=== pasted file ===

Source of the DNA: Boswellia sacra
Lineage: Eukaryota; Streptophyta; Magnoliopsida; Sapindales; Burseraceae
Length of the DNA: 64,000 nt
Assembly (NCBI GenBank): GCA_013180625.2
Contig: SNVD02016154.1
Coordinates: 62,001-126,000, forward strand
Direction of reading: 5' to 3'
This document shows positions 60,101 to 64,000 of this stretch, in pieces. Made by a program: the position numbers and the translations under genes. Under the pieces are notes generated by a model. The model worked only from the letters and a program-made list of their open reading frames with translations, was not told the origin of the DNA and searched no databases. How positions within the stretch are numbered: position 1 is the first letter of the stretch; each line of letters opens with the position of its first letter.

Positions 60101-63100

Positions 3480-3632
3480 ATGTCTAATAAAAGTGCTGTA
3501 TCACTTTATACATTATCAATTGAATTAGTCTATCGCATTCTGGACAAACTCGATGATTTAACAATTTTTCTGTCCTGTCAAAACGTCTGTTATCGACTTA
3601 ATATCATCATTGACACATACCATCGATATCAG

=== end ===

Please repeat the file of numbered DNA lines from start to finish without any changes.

Source of the DNA: Boswellia sacra
Lineage: Eukaryota; Streptophyta; Magnoliopsida; Sapindales; Burseraceae
Length of the DNA: 64,000 nt
Assembly (NCBI GenBank): GCA_013180625.2
Contig: SNVD02016154.1
Coordinates: 62,001-126,000, forward strand
Direction of reading: 5' to 3'
This document shows positions 60,101 to 64,000 of this stretch, in pieces. Made by a program: the position numbers and the translations under genes. Under the pieces are notes generated by a model. The model worked only from the letters and a program-made list of their open reading frames with translations, was not told the origin of the DNA and searched no databases. How positions within the stretch are numbered: position 1 is the first letter of the stretch; each line of letters opens with the position of its first letter.

Positions 60101-63100

Positions 3480-3632
3480 ATGTCTAATAAAAGTGCTGTA
3501 TCACTTTATACATTATCAATTGAATTAGTCTATCGCATTCTGGACAAACTCGATGATTTAACAATTTTTCTGTCCTGTCAAAACGTCTGTTATCGACTTA
3601 ATATCATCATTGACACATACCATCGATATCAG